Posts Tagged ‘space exploration’

Josef Sadil: The Moon and the Planets

January 7, 2021

     I have been interested in astronomy for most of my life, going back to my childhood days in the primary school playground where my best friend and I devised adventures involving travel through space; we both hoped that we might one day be the first men on the moon… today I’m a retired teacher and when I last had news of my friend he was a priest in the Russian Orthodox Church. I can remember the early probes to the Moon, Mars and Venus mentioned in this book, and the excitement with which we looked forward to the grainy monochrome photos in the newspapers.

I must have been ten or so when this book turned up as a Christmas present from my father. It’s a production from Czechoslovakia, translated into English. I was fascinated by the pictures, which in those remote days were painted artists’ impressions – in colour! – of scenes of what the planets might look like, and they set my childish imagination on fire. Now, more than half a century later we know so much more about the solar system, and of course astronauts have been to the moon; in this book the trip is merely ‘projected’ – as are flights to Mars in the 1980s! It really is a reflection of the excitement and intensity of space exploration in the 1960s, in the years leading up to the Apollo 11 mission in July 1969.

I went back to it, wondering whether the time had finally come to part with a relic. Clearly it’s a museum-piece: far more is known now, far more planetary satellites have been discovered, and the dearth of information about the outer gas giants Uranus and Neptune, or the (non)planet Pluto is rather a shock. What I got was a clear picture of how science progresses by advancing hypotheses and checking them out against increasing amounts of information and evidence as these are gathered. And even more, a renewal of my sense of awe and wonder at this aspect of our human search for knowledge about our universe, a search which is inevitably politically neutral, and which benefits and enriches us all. It’s this idea that, because it’s there we want to know about it, that renews my shrinking faith in the worth of our species…

On the stars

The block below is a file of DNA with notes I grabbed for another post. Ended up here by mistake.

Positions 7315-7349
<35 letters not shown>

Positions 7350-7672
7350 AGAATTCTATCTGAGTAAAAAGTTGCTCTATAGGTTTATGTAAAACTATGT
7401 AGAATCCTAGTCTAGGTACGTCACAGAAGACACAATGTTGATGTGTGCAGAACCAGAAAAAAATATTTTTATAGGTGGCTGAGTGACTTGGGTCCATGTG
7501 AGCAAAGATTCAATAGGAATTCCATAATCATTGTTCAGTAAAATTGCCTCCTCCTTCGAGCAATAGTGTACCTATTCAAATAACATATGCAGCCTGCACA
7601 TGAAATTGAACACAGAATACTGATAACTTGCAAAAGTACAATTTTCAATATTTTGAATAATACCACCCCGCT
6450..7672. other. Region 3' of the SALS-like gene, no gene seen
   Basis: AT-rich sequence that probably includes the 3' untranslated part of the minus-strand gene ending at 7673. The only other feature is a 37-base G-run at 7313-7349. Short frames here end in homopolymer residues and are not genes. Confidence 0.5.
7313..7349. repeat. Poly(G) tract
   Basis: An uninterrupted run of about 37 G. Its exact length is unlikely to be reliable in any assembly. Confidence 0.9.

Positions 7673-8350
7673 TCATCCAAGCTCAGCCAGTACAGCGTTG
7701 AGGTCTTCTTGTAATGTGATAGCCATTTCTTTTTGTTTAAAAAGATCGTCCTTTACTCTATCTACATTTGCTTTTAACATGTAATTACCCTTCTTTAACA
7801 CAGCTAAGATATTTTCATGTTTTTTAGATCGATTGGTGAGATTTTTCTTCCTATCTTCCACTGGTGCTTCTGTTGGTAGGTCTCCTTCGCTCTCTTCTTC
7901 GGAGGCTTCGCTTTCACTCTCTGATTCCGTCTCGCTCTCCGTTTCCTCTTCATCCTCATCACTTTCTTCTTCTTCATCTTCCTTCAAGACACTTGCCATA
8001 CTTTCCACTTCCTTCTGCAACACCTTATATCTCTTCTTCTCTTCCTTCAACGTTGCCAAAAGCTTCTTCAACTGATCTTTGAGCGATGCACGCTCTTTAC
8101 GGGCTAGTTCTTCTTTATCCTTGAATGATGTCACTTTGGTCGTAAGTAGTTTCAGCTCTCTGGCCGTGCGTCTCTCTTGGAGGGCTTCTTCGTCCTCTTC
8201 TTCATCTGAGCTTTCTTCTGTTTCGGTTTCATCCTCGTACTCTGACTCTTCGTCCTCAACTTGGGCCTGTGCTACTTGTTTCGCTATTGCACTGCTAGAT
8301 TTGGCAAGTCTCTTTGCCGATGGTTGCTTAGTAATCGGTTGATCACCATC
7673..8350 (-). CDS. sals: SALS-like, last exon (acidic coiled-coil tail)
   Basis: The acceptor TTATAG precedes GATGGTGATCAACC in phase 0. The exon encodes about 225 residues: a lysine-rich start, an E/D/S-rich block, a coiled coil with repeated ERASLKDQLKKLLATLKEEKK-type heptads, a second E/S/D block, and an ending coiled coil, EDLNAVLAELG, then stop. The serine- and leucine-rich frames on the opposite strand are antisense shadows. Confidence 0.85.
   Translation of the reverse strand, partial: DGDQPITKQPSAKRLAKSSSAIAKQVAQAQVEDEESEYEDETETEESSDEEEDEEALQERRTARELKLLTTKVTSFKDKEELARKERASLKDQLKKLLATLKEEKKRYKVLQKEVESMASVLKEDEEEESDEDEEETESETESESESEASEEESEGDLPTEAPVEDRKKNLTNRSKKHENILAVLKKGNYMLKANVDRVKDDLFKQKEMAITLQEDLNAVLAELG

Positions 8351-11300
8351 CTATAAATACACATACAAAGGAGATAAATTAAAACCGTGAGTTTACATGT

March 18, 2019

I’m not a scientist or a mathematician, and occasionally find myself, somewhat ashamedly admitting that, even though there are aspects of those vast areas of human knowledge that I really do enjoy talking about, if the discussion gets too technical, I actually do develop a headache: there are certain ideas that I cannot get my head around, no matter how hard I may try. Perhaps some scientists may have similar difficulties when attempting to engage with literature; I don’t know.

download3.jpegIt was not always going to be like that. I discovered science fiction at a very young age: there were the adventures of Dan Dare, in colour, on the front of the Eagle comic, which I only got to read when we stayed at my grandparents’, and I could catch up on my youngest uncle’s collection. And in the public library I found the series of novels by Angus MacVicar about The Lost Planet, which gripped me while no doubt flying hard in the face of the laws of physics. Certainly they gave me a sense of the vastness of space and our relative insignificance in the grand order of things. And in the primary school playground, my best friend and I fantasised about being the first men on the moon… which dates me rather.

I have always got a certain frisson from staring up at the sky on a clear night and seeing the constellations, even though I can’t really recognise more than the Plough, the Pleiades and Orion; I remember being astounded when on a trip to Morocco as a student, I actually saw the Milky Way in all its glory for the first time.

If you asked me what world event in my lifetime that has made the greatest impression on me, it would undoubtedly be the first moon landing, now almost fifty years ago. I can remember the excitement of watching it live on TV and – because of course all the timings were for the US television audience – getting up at 3am to watch the first moon walk live. I think, somehow, I regard it as the summit of human achievement. Humans have always explored and sought knowledge, and the efforts and sacrifices and lives that made all of that possible are a testament to that wonderful trait of our species, our curiosity; I could wish that far more of our energies had been turned outwards to the planets and the stars, rather than inwards to strife, warfare and destruction. And I still hope that it will be in my lifetime that humans return to the moon, and reach Mars, too.